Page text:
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Brown Windsor Soup


The very soup reputed to have built the British empire--oh-so-fashionable in Victorian and Edwardian times and served daily, until recently, on the dining cars of British railways. You get the picture? Tradition! Plus it has rich and savory ingredients--root vegetables sweated slowly in butter, shin of beef, lamb, "faggot of herbs," all topped off with a splash of fragrant Madeira. But if you follow tradition, you've got to "rub the meat, vegetables, and broth through a sieve or blend in a liquidiser." Your choice. By my lights it turns a lovely, complex bowl of soup into thick mud. Serve hot as a substantial first course to 8 people.

Melt the butter in a large soup pot over medium heat and fry the meat, bones, and vegetables until lightly browned. Sprinkle in the flour and cook until brown, adding butter as needed. [Please note, if you making many brown roux, you may simply roast several cups of flour in a heavy pan in a 375 degree oven until it is nicely brown, then store it in a jar. You can then use it in recipes like these without having to go through the browning step at all. Just stir it in and proceed to the next step.] Gradually stir in the stock, bring the soup to a boil, add the herbs, reduce the heat to low, partially cover, and simmer for about 2 hours.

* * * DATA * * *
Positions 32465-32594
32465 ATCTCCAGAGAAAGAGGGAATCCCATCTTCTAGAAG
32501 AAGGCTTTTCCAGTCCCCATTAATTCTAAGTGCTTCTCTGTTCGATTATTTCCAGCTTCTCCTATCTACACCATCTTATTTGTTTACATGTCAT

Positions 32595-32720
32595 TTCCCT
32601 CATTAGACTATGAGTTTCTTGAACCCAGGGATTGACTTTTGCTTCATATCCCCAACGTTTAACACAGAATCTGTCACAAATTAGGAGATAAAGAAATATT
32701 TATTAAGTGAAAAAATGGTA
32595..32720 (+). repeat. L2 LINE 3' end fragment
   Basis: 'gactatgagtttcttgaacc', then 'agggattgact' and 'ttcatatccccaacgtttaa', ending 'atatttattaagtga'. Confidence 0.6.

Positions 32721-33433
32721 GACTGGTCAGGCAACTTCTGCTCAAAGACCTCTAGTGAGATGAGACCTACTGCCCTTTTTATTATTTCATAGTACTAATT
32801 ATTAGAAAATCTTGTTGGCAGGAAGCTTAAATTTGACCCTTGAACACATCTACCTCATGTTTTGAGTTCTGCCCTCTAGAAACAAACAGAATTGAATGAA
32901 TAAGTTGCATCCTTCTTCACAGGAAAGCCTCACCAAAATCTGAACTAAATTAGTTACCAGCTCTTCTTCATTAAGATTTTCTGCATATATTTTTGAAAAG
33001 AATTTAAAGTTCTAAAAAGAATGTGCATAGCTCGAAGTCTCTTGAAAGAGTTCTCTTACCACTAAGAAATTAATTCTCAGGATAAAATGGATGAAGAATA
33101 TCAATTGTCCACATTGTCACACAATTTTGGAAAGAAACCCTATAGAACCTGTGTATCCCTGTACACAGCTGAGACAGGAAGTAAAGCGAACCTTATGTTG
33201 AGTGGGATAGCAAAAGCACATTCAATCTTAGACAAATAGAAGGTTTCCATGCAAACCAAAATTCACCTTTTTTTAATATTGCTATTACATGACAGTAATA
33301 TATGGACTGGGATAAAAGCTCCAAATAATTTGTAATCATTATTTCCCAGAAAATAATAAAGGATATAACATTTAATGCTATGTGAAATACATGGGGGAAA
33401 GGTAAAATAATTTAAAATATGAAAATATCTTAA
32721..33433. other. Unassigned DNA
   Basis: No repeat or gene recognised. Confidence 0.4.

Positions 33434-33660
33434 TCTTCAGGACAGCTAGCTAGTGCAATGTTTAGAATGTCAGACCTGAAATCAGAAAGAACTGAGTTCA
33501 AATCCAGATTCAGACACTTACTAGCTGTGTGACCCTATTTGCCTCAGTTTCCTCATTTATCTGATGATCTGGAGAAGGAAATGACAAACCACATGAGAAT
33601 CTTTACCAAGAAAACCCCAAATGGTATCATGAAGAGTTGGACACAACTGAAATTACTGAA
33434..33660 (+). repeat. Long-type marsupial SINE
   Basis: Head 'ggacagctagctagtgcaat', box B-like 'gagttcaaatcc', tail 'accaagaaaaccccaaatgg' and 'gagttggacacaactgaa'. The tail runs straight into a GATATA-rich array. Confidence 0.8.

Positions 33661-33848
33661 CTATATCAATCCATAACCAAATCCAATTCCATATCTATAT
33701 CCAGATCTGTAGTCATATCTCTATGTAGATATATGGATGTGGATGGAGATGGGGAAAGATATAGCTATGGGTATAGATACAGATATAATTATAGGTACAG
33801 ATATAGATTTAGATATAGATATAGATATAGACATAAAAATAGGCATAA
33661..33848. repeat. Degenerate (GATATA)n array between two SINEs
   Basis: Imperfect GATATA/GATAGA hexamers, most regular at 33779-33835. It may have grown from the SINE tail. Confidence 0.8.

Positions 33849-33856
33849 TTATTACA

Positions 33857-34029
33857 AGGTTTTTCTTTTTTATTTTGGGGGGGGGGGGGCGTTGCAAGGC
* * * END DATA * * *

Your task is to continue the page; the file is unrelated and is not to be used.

When the meat is tender, remove the bones, any skin, and the herb package. Season to taste with the salt and cayenne. Then make your choice. You can leave the soup as is, add the rice (optional) and heat through, then ladle into bowls and stir a Tablespoon of Madeira into each one and serve immediately OR you can be traditional. Puree the soup, solids first, pour back into the pan to reheat, stir in the rice (optional), ladle into bowls and stir a Tablespoon of Madeira into each one. Serve immediately.